Aging offers many challenges, but one of the greatest threats to wellbeing that increases with age is susceptibility to back pain. In any given month, this condition affects about 23% of adults. Although most cases of back pain resolve on their own, it can be frustrating and uncomfortable.
With so many people sharing this experience, one might think there would be an ideal medication for it by now. But pharmacological solutions are lacking, in part, because there are so many different causes.
For instance, lower back pain is very common in pregnancy or after gaining weight. It can also occur after an acute injury or fall, or be related to sitting postures. Some types of work that require a lot of awkward trunk postures also predispose those employees to more back pain. For example, the prevalence of lower back pain in hospital nurses is over 70% according to some surveys!
A three-month study that examined back problems of sedentary and active workers found that desk workers were more likely to end up in the doctor’s office with back pain. Sitting may seem easy on your body but it is laborious for your back, especially if you have poor posture or your office workstation is not ergonomically set up.
Effective treatments are crucial because lower back pain tends to reoccur in those who are sedentary. If highly effective medications are lacking, what can we do to manage this condition?
Walk It Off
One of the tried and tested movements that can ease back pain is walking. This is an accessible movement practice that can be done almost anywhere.
It doesn’t have to be a long, mapped out walk around town, either. With a home treadmill, integrating short walk breaks throughout the day is a smart and effective approach. With the convenience of the treadmill just a few steps away and a temperature-controlled environment (no need to worry about the weather!), a treadmill walking plan can be a great solution to ensure consistency and adherence to the plan. Eventually, this consistency will lead to your walking plan becoming a daily habit.
Even though walking has a low risk of injury, it is a good idea to see your doctor to evaluate your back pain. Numbness or tingling is usually a sign of nerve irritation that may require different treatments beyond targeted exercise, so walking may not be an appropriate movement for all individuals. Pain may also result from trauma that could require surgery, so it's best to involve a doctor for personalized recommendations.
Those with mild to moderate lower back pain often benefit from walking interventions. Randomized controlled trials show that functional abilities improve after increasing the number of weekly steps over several weeks. And most importantly, an increase in walking reduces their perception of pain.
Most studies measure outcomes after many weeks or months, but some assess the outcomes after a single bout of walking. For example, one study had participants with lower back pain walk at a self-selected speed for 10 minutes, and pain was significantly reduced by this simple approach.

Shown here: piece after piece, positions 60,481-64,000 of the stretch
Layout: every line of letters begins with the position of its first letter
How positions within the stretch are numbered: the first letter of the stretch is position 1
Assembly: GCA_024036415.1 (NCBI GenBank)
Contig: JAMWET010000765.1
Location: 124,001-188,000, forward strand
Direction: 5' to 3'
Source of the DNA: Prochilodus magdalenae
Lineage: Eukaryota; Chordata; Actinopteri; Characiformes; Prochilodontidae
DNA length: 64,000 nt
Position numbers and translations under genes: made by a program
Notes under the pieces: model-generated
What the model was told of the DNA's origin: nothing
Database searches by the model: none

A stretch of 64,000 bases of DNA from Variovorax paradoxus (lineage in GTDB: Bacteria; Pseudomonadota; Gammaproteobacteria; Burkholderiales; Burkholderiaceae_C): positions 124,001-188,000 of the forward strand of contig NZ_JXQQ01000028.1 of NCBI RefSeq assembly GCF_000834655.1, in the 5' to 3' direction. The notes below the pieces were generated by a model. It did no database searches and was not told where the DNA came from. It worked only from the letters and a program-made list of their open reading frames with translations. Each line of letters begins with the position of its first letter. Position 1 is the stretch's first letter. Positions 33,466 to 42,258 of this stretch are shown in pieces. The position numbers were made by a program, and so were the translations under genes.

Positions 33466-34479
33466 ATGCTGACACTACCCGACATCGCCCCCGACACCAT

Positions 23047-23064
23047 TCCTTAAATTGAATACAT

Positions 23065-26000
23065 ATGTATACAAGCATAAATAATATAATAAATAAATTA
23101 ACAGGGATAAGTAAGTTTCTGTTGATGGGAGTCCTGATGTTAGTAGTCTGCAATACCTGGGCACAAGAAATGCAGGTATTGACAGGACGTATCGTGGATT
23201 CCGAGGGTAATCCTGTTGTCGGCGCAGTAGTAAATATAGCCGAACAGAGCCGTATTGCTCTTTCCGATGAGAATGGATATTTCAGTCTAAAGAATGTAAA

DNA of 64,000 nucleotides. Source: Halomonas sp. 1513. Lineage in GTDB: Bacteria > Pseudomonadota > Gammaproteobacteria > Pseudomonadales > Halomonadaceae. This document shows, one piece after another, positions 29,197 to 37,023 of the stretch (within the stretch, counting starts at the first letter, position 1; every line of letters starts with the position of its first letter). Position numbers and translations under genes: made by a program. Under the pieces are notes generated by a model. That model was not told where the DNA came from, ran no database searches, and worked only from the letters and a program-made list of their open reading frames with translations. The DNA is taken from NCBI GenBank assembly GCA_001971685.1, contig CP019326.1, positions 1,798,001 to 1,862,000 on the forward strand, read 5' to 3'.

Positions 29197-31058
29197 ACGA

1. Reduces Body Fat
Studies show that when we switch from a sedentary lifestyle to a more active one, we reap huge benefits. For example, walking improves fitness and decreases body weight due to a reduction in body fat.
2. Lowers Body Pressure
One of the related benefits confirmed by research is lower blood pressure. This is important because high blood pressure raises risk of stroke and heart disease. It's also very common, with high blood pressure present in "one in every two persons 20 years or older in the US." About 60% of those individuals do not have their high blood pressure under control, so walking may be a helpful approach to better manage this health issue.
3. Improves Mental Health
Adding more steps to your day is a great way to improve how your body functions, but what about your brain? As part of your body, your brain is highly sensitive to what you do. Light exercise can help us adopt a more positive attitude. When individuals take up walking, they often to notice a boost to wellbeing. Walking can be especially helpful for preventing or reducing the symptoms of anxiety and depression.
Get Started Today
Perhaps the best benefit of walking is you can get started at any time. So, what are you waiting for? Get started today. Start with just 10 minutes today. Then start thinking about what your daily walking plan could look like and jot it down on your calendar. Set an appointment in your calendar for tomorrow. Better yet, make it a recurring appointment. You’ll have a new walking habit started in not time and your back, brain and your entire body will thank you!
About the Author
Karlie Intlekofer, PhD, CNC, CPT, Global Wellness Researcher, Matrix Fitness
As the Global Wellness Researcher at Matrix Fitness, Karlie uses evidence-based practices to develop exercise programming and initiatives to support healthier daily habits. As a neuroscientist specializing in behavior and exercise science, she focuses on the benefits of exercise, nutrition and habit formation for brain health and well-being. Karlie earned her doctorate in Neuroscience and Behavior and bachelor’s degree in Health and Exercise Science.